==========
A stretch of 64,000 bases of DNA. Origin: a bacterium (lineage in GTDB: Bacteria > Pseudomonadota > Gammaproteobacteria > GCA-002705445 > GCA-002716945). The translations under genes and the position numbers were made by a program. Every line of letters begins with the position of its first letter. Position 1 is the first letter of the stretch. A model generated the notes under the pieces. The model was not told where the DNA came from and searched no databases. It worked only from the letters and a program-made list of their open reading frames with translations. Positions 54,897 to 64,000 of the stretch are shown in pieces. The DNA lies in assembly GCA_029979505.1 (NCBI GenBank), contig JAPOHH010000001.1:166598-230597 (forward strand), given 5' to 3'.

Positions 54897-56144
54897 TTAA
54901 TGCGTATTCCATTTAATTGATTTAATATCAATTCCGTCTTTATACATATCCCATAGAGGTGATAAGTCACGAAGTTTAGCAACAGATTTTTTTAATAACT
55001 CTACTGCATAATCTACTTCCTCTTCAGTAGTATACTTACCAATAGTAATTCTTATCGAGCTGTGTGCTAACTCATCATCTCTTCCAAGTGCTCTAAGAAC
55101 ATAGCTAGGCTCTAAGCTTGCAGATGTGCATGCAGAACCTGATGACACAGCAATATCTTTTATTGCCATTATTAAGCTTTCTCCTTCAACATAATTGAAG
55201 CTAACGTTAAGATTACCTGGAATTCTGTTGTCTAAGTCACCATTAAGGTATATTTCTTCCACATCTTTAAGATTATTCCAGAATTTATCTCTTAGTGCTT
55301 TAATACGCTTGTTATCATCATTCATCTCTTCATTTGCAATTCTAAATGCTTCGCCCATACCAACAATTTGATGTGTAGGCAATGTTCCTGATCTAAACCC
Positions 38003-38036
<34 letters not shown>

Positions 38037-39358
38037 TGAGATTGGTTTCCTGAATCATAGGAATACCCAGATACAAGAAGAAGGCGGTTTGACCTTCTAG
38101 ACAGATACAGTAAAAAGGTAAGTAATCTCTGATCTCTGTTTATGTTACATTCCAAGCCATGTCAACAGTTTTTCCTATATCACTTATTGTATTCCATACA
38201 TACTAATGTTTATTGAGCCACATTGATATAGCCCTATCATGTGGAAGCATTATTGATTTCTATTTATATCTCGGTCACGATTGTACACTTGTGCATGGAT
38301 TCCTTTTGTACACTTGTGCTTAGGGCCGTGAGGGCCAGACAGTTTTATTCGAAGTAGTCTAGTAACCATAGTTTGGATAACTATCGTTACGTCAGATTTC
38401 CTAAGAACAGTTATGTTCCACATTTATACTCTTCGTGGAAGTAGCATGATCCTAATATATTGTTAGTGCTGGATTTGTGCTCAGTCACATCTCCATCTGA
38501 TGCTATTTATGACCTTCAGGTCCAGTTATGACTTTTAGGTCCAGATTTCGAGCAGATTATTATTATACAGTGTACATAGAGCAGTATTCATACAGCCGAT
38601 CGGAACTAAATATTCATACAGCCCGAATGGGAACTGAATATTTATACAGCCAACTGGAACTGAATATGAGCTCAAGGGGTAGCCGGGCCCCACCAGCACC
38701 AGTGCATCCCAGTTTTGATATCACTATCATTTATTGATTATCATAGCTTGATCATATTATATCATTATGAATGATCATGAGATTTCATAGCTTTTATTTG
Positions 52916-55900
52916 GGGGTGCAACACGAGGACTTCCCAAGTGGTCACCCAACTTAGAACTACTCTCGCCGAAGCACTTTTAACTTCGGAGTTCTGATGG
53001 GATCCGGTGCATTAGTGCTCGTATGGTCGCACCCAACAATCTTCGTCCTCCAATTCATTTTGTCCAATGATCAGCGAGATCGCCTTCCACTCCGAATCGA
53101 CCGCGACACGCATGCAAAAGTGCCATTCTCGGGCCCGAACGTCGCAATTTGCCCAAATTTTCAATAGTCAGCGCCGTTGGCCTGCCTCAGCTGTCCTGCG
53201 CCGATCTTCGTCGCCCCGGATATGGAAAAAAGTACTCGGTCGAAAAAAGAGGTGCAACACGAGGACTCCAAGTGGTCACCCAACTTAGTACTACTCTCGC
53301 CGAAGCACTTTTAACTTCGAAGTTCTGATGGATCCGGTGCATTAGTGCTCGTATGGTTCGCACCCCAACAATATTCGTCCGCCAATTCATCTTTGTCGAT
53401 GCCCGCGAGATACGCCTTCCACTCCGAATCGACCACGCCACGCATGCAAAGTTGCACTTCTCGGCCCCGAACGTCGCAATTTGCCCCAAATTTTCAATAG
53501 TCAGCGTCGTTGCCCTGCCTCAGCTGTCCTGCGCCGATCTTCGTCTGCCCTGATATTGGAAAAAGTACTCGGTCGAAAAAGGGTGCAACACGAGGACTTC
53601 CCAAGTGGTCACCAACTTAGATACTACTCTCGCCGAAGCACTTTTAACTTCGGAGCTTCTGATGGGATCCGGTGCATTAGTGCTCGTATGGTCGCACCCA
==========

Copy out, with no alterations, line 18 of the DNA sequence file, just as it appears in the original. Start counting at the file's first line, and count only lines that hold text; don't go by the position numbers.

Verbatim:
38601 CGGAACTAAATATTCATACAGCCCGAATGGGAACTGAATATTTATACAGCCAACTGGAACTGAATATGAGCTCAAGGGGTAGCCGGGCCCCACCAGCACC